Interview with Esther Derby – A Leader in Navigating Complexity

In the interview, Esther Derby discusses complexity in organizations, contrasting it with a mechanistic approach. She likens it to creating conditions for a forest to emerge rather than controlling a factory’s output. Derby emphasizes different leadership skills required for various roles within an organization: setting macro-level conditions for senior leaders, enhancing conditions for enabling roles, and attending to team conditions for those doing the work.

She previews her upcoming session in the Leading Complexity program, focusing on understanding complexity from different organizational perspectives, creating conditions for good work, and developing specific leadership skills for leading in complexity. Derby acknowledges that while it may sound easy, it requires a different way of seeing, being aware, and acting, often more indirectly than traditional leadership approaches.

Join our Leading Complexity Program to learn more from Esther and how to lead in complexity. Sign up here.

Transcription

Tomas: Welcome to this video! With me today I have Esther Derby, and we are very happy to have you in the Leading Complexity program this year. Welcome to the program, Esther!

Esther Derby: Thank you! I’m super happy that you invited me. It’s a topic I care a lot about, and it’s nice to be invited.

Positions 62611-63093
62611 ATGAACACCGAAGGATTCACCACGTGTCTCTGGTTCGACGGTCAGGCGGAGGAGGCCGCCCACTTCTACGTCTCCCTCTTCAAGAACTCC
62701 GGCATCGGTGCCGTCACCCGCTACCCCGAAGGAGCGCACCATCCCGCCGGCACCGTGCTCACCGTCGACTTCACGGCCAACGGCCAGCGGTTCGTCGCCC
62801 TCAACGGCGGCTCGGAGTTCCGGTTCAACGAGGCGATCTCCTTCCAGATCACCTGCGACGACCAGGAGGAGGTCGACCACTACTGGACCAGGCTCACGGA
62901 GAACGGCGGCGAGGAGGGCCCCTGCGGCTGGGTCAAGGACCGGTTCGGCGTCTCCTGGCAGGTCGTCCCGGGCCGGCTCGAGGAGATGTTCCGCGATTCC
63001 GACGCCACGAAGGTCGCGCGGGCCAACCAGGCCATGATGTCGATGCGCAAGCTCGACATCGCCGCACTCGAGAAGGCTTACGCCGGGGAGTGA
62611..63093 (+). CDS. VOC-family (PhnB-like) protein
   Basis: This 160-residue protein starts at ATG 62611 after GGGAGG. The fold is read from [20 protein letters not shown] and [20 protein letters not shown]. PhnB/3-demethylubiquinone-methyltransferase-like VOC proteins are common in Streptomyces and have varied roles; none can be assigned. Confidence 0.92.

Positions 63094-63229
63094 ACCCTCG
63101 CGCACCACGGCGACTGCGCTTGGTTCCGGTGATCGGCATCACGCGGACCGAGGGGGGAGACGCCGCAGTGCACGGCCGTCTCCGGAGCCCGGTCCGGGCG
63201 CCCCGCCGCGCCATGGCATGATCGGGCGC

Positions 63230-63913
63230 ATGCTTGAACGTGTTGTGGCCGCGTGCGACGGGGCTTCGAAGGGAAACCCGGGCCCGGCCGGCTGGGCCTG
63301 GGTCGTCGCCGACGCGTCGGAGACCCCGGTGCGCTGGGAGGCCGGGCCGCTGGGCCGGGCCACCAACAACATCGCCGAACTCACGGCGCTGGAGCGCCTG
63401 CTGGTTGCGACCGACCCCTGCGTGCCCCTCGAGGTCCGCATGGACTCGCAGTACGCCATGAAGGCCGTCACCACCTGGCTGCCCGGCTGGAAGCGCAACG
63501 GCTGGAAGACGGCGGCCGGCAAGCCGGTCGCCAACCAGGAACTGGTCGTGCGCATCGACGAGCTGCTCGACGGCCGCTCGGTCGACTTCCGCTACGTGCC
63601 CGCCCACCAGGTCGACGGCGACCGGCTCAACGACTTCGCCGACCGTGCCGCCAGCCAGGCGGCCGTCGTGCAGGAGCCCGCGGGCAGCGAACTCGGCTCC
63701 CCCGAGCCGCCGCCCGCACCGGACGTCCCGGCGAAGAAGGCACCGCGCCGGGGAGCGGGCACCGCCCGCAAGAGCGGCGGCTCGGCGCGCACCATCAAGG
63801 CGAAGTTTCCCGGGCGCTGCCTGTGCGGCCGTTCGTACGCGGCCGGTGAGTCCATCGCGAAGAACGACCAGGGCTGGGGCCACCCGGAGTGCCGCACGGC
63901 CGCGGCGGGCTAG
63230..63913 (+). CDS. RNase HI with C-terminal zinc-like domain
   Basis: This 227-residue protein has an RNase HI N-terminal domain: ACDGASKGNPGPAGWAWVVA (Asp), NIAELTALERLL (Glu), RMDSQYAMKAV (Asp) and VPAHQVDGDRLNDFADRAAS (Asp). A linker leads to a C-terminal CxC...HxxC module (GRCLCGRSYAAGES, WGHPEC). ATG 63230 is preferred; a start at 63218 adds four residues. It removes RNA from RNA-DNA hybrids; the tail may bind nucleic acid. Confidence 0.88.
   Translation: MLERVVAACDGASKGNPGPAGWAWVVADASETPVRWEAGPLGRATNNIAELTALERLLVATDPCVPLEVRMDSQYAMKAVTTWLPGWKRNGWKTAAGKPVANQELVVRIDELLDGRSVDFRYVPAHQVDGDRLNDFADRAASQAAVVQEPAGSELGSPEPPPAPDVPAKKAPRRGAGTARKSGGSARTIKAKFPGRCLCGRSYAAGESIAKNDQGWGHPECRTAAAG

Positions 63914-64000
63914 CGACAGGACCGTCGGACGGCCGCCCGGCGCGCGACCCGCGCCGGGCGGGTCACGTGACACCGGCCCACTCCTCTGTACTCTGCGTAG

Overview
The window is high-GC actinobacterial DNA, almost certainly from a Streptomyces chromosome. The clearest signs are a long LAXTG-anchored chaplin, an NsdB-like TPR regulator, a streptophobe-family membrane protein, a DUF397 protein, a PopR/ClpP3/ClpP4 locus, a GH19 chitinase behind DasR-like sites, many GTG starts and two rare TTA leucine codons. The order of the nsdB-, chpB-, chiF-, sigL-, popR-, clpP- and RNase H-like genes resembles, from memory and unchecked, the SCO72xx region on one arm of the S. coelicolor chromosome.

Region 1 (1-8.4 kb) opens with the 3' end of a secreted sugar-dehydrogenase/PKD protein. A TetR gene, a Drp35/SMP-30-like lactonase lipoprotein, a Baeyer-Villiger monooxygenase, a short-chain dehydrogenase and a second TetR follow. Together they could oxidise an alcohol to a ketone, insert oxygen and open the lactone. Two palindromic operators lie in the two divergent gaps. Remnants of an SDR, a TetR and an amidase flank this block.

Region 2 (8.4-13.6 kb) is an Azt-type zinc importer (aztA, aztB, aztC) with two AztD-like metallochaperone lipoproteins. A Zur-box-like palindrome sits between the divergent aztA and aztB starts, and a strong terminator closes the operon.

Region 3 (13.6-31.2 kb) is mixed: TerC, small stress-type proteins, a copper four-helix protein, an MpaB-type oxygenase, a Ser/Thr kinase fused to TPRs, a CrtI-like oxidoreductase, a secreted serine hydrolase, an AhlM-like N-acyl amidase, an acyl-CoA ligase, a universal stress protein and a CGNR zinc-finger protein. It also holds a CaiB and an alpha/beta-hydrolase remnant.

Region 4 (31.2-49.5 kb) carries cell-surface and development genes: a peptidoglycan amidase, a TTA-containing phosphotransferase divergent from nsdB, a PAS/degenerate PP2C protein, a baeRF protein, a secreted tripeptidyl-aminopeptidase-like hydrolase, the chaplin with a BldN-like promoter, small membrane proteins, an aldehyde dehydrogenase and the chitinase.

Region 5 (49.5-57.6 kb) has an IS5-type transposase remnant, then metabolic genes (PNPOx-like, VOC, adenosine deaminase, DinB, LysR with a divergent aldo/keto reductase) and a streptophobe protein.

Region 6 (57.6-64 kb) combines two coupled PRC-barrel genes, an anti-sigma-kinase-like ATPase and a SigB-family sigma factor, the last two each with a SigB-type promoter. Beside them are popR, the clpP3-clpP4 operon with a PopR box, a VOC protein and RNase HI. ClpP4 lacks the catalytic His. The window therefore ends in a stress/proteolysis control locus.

Tomas: We’re so happy that you said yes. Since you like this topic very much about complexity, could you explain complexity to the audience?

Esther Derby: I’m going to come at it through a contrast. We have a history in Western business of thinking of things in a very mechanistic way, right? Very deterministic and mechanistic. While that is an appropriate model in certain situations, in real life, things are not deterministic. You know, there are multiple entwined causes for everything, and we cannot determine what is going to happen. We can only create the conditions for something useful to emerge. So, I think it’s the contrast between a factory and a forest. You can build a factory to have a particular output. When you’re creating a forest, you cannot predict exactly what it’s going to be like, but you can pay close attention to the conditions that exist and shape those conditions so that something is likely to emerge. Ah, so kind of creating the environment you can’t control but you can help.

Tomas: Yes, you can certainly influence but not control. The program is called Leading Complexity, and this could be interpreted in different ways. For instance, it could be like, how can you be thriving in a complex environment, which most of the companies today are living in. But it could also be about how you could be a leader in a complex environment. How would you interpret it, and do you have any special advice?